1. Use a small straight blade screwdriver to remove the hole cover on the back end of the leak valve to expose the roughing screw cap hex head.
2. Insert a 5/16” Allen wrench into the cap head of the roughing screw
3. Monitor the vacuum in the chamber. For most PHI surface analysis systems the vacuum should be in the low 10-9 Torr or lower. 4. If necessary, adjust the handle so that it is parallel to the valve body. The knobs will need to be adjusted – turn the top knob CCW while holding the bottom knob in place. That will separate the two knobs and then you can spin them one at a time into position. Lock them on the fine drive screw assembly by holding the bottom knob in place and turning the top knob CW until it firmly butts up against the bottom knob. There is a spring washer between the two knobs that helps to lock them together. Once set, always turn both knobs together when opening (turn CCW) or closing (turn CW) the valve.
NOTE: Keep an eye on the vacuum in the chamber as you SLOWLY adjust the handle. If the pressure starts to increase, turn the Allen wrench CW by a few degrees to close the valve. The roughing screw is coarse threaded and so a very small movement on the Allen wrench has a large effect on the valve, whether closing (CW) or opening (CCW). The maximum torque that should be applied to the roughing screw is 6 foot lbs.
5. Once the handle has been set so that it is parallel to the valve body and the valve is closed (no gas leaking into the chamber) you are ready to adjust the open position of the valve. 6.SLOWLY turn the knob (both knobs turn together) CCW while observing the vacuum in the chamber. You want to get to two full turns without bleeding any gas into the chamber. If you start to see leakage before two full turns on the valve, compensate by turning the Allen wrench CW slightly until the leakage stops and the vacuum starts to recover. 7. Once you have the valve open two full turns with no leakage, SLOWLY turn the Allen wrench CCW in increment of 1 to 2 degrees at a time until the gas just starts to leak into the vacuum chamber. Then close the leak valve by turning the knob fully CW (two turns). 8. Verify that the gas just starts to leak into the vacuum chamber at about 2 turns. If necessary, adjust the Allen wrench in very small increments. Sometimes it is not possible to have the valve open at two turns. It may not open until as many as 6 turns, and that is still acceptable. The idea is to have predictable, smooth and repeatable control. 9. When you close the valve, go just finger tight – do not over tighten the knob or you will damage the threads on the fine drive screw! The fine drive screw should be periodically lubricated, I prefer C5A over moly-disulfide.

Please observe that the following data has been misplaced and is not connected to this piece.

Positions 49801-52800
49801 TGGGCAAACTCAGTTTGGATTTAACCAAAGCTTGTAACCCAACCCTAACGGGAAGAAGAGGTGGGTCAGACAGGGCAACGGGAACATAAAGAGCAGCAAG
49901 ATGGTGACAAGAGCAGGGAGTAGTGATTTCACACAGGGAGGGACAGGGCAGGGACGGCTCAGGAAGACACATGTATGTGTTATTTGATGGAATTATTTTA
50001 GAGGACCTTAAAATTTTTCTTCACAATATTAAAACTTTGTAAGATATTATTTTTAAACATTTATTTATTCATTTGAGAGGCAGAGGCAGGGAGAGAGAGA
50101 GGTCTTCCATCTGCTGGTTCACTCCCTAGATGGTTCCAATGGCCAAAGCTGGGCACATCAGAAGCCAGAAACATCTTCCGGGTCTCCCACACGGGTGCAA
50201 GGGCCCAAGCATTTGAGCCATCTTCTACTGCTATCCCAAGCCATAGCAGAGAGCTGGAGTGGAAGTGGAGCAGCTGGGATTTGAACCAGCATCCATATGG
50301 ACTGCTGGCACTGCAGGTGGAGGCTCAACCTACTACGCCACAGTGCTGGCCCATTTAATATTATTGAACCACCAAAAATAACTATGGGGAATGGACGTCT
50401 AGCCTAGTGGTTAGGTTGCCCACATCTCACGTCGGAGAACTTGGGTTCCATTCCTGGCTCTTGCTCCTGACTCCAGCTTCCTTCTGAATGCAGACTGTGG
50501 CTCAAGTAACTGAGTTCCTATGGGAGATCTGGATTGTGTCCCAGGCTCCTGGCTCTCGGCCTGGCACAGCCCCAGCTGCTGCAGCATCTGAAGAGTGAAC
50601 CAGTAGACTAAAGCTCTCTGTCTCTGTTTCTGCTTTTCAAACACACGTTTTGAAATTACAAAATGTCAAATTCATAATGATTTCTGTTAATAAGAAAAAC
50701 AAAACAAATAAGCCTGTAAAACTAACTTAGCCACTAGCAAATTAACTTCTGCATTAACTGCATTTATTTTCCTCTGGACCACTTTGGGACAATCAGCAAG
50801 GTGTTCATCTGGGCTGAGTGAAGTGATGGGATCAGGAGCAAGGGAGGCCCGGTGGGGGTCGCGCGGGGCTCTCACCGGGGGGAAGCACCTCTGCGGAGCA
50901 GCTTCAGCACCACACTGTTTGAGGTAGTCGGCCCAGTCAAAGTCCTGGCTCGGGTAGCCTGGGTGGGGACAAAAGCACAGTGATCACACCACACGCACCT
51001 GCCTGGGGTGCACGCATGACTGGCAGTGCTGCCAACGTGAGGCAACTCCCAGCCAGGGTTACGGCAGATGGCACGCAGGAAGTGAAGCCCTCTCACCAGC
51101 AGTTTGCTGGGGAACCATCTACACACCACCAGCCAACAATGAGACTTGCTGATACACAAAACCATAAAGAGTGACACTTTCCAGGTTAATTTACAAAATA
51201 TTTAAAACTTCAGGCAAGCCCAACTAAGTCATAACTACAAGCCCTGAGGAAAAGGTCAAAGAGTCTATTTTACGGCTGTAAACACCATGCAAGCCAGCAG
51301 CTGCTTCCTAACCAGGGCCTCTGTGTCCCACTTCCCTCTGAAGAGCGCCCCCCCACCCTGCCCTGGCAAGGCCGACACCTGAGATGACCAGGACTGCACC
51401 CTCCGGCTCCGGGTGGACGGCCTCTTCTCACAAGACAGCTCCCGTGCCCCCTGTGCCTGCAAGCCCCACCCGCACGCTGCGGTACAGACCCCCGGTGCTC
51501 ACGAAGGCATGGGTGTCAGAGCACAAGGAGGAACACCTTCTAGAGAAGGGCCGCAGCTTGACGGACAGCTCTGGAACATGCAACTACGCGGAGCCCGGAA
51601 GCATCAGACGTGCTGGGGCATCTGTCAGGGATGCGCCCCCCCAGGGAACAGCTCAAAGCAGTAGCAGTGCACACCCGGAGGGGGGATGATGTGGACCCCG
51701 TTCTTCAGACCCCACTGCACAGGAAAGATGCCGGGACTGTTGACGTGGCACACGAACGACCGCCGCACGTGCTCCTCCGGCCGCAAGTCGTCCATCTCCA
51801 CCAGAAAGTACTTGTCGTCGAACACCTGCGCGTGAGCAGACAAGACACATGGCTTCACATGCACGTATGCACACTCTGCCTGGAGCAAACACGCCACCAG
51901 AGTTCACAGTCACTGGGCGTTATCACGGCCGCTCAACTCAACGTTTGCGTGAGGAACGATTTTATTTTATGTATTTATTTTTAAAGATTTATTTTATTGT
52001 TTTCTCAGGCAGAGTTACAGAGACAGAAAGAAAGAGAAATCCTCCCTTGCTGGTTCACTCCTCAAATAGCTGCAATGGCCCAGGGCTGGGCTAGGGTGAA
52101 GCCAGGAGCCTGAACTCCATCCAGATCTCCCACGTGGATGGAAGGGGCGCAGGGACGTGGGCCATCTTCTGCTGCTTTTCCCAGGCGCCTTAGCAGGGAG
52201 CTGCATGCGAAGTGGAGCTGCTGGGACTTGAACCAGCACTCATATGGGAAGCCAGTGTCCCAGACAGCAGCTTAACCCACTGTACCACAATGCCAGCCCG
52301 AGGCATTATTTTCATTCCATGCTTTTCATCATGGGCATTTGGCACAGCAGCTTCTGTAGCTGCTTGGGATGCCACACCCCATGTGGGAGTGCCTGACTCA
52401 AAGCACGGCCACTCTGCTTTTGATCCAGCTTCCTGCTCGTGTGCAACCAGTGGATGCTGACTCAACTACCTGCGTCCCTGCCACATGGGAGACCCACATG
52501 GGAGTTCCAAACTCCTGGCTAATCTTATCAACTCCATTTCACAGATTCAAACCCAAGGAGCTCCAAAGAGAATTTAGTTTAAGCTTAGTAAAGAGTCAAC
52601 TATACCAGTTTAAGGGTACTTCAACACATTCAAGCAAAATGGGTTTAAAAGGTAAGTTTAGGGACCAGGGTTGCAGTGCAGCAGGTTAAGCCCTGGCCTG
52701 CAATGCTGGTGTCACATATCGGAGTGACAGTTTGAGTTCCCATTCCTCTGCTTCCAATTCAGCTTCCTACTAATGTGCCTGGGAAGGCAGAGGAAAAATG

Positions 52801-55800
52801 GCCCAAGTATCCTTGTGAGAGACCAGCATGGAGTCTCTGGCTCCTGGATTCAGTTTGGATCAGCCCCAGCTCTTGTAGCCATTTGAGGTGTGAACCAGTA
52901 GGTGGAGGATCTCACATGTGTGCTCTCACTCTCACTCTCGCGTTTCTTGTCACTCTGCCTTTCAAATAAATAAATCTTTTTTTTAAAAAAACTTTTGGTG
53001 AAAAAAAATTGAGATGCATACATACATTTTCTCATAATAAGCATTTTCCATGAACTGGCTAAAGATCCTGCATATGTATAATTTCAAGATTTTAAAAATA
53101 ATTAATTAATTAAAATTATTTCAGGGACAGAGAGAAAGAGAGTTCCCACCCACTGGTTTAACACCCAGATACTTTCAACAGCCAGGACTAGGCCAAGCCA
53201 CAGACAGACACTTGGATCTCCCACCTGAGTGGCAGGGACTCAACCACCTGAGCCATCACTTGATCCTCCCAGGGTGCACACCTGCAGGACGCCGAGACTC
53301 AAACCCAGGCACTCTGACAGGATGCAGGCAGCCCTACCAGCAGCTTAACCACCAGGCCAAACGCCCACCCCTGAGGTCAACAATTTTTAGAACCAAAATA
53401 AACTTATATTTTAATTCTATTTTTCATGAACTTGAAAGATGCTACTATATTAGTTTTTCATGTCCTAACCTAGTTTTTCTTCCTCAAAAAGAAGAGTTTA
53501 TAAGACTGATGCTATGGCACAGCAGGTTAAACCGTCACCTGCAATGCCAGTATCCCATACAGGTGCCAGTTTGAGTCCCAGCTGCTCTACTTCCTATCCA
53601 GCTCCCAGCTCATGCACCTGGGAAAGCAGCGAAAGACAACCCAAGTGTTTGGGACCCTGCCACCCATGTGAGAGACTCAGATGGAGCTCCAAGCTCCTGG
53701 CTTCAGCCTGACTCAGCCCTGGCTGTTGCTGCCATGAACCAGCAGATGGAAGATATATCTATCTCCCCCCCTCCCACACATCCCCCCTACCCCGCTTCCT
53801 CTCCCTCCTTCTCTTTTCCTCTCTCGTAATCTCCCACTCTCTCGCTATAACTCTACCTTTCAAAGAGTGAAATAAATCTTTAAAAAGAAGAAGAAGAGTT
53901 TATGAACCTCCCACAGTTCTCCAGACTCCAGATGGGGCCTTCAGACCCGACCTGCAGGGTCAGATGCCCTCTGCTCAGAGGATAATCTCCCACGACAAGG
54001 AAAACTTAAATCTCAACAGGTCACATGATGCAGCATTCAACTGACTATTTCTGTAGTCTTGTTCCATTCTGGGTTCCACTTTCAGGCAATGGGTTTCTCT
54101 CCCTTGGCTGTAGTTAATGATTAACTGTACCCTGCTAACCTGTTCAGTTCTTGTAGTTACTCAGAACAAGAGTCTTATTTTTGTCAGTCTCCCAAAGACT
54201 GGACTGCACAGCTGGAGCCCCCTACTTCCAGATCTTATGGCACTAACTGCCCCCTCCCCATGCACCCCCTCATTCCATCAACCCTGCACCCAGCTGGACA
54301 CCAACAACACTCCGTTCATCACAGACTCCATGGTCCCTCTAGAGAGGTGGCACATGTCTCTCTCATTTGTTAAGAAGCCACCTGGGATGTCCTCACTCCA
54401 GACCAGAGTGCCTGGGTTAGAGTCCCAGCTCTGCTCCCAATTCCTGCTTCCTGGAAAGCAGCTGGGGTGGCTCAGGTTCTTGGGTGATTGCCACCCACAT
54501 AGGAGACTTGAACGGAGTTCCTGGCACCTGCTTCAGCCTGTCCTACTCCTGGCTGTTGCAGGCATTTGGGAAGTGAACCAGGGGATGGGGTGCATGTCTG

NOTE: If you are adjusting the leak valve after connecting a pressurized gas bottle for the first time, have the Allen wrench inserted into the roughing screw so that you can quickly close the valve further if the pressure in the chamber rises. Sometimes a valve will seal fine in atmosphere but leak when up to 500 PSI is applied to the back end of the valve. The valve is rated for a maximum of 500 PSI inlet gas pressure, but it will work better with 100 PSI or less.
If this procedure does not work, then the valve may need to be cleaned or the sapphire and gasket assemblies replaced. There is a limited lifetime on the gasket assembly as the copper gasket becomes compressed with each use. The manual specifies anywhere from 20 to 300 valve closures based on whether or not the valve is baked out or not. However, on the surface analysis systems where I have seen these valves used, they can operate for many years with little or no adjustment.
Refer to the manual for cleaning and rebuild instructions as well as a more detailed adjustment procedure.
To place an order, the following information is required: Purchase order number or credit card, delivery date, ship to, invoice to, end user, and quote number. GSA customers please provide GSA contract #.